Tuesday, March 1, 2011

A Journal to Publish Unpublished Data........

I hope no one who ever has done scientific research especially biomedical research, would deny that majority of the hypotheses or experiments do fail and result in what we call as "negative data". Few of us would also accept rather confess that some of the negative data that they dealt with was important and may have otherwise resulted in revealing a new fact about an established theory, if was pursued further. However, owing to the fact that negative data do have less likelihood of being published and thus not helpful  for an early career scientist, almost all negative data are pre-destined to get buried in the volumes of laboratory notebooks, most often not to be read/looked at again even by a successor of that research group in future. Others in scientific fraternity besides few people working in the same group, do not generally have access to negative results, just because experimental outcomes that were not noteworthy or consistent enough to pass peer review and be published.

How could the availability of unpublished results be improved? I suggest an open-access journal for all research findings, which would let scientists submit their hypotheses and methodologies before an experiment, and their results afterwards, regardless of outcome. Yes, I am serious. However, such a journal or if I put it more practically, a database to accomodate all negative data would reveal how published studies fit into the larger set of conducted studies, and may help to answer many other unanswered questions that most of the scientific fraterny keeps wondering about.

A such database of unpublished findings will also address other shortcomings of the current scientific process, including the regular failure of scientists to report experiments, conditions or observations that are inconsistent with hypotheses; the addition or removal of participants and variables to generate statistical significance, and the probable existence of numerous published findings whose non-replicability is deemed mysterious because it is difficult and in many cases not worthwhile to spend your energy and time to report negative results.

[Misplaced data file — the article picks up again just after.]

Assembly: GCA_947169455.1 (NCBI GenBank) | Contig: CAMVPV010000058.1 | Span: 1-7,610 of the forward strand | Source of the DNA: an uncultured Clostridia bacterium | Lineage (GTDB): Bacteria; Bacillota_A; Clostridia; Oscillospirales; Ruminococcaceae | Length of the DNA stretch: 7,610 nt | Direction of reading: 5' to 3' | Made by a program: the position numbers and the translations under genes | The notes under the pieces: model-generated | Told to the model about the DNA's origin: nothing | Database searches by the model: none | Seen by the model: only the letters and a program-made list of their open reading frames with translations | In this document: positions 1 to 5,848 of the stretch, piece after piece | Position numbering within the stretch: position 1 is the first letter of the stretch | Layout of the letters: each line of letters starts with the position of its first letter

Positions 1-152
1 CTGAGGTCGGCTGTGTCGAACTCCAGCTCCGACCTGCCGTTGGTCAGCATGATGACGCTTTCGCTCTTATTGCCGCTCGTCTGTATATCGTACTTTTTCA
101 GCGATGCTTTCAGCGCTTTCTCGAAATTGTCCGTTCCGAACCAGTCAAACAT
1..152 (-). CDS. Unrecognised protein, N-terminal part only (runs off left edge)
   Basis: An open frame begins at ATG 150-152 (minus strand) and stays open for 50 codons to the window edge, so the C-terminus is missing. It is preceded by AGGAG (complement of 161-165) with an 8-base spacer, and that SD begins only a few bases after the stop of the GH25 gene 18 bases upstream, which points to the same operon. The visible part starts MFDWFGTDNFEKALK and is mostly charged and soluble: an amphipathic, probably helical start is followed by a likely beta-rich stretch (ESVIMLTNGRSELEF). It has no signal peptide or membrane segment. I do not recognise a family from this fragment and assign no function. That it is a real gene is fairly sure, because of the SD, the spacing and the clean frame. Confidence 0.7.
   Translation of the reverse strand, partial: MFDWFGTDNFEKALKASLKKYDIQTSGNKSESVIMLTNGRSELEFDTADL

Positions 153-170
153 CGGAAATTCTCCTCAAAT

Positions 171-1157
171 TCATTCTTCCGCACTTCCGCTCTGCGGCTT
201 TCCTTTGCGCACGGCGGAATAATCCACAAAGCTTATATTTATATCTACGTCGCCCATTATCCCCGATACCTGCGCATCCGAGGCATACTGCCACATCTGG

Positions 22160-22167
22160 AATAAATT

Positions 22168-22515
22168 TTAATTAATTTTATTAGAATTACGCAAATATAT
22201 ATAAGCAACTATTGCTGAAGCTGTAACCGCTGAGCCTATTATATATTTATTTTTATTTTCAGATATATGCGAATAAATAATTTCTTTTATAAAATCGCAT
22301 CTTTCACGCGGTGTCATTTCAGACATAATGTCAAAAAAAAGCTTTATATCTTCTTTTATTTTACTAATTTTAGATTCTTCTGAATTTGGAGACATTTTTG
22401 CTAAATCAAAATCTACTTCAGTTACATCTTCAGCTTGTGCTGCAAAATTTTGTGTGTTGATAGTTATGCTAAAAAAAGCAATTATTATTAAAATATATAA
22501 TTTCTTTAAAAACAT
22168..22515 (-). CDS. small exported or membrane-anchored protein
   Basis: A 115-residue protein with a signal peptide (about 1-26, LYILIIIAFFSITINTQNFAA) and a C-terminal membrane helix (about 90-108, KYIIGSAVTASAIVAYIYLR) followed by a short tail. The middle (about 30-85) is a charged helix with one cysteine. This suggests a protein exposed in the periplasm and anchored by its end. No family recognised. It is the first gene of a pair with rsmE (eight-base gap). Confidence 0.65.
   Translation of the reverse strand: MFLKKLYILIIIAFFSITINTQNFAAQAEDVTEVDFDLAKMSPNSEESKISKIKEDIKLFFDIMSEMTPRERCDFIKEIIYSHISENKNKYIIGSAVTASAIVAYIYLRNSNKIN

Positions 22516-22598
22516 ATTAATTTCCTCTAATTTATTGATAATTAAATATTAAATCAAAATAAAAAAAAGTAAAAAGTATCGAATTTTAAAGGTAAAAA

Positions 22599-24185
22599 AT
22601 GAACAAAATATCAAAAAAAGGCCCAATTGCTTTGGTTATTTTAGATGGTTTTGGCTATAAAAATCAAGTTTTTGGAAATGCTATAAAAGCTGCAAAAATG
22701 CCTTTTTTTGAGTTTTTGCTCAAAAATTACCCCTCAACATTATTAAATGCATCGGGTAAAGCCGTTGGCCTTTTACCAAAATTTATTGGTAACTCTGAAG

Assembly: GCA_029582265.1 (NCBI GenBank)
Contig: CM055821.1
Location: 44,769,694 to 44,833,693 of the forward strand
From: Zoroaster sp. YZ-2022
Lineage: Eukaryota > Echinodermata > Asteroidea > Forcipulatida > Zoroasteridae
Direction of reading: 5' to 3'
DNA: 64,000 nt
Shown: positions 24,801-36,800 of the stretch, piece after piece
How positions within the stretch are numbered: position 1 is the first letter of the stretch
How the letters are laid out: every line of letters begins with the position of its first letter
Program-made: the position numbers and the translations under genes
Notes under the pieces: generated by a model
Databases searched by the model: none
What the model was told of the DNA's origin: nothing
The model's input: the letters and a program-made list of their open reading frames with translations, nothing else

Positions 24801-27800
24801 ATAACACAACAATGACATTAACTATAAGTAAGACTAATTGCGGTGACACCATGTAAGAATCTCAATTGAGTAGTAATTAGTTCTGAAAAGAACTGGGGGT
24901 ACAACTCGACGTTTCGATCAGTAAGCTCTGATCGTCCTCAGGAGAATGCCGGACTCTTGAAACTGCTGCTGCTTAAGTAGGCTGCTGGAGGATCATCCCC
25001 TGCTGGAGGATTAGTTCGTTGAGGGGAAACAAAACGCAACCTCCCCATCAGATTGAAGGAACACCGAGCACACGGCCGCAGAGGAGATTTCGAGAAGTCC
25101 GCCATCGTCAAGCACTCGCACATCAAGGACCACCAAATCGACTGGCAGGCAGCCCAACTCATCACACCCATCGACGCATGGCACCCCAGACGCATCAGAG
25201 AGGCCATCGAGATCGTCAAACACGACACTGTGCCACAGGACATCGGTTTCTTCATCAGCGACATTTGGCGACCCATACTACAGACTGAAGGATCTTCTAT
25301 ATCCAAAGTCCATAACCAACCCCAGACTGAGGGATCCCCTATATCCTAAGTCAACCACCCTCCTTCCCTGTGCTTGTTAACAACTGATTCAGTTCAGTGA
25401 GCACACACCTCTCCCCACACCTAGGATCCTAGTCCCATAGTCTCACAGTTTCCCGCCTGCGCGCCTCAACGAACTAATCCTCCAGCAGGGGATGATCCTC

There is a possibility that with availability of some such journal or database, people start finding some sort of trend rather a positive trend in series of negative data submitted by different unrelated group of investigators across the globe.  I can personally recall incidences while in informal gatherings, scientists especially those who are in early stage of their career, talking about their inability to replicate some established theories or findings and others approving that they had similar experience with replicating that so called "theory" or "finding". Most of them did not pursue it further, for the reasons described earlier. Now imagine a situation when someone disappointed from the negative results has ability to search through this "Journal of Unpublished Results" or "Unpublished Results: a Knowledge base" to see if there is a pattern in unpublished data.  I hope this is going to be extremely interesting if this could ever become possible.

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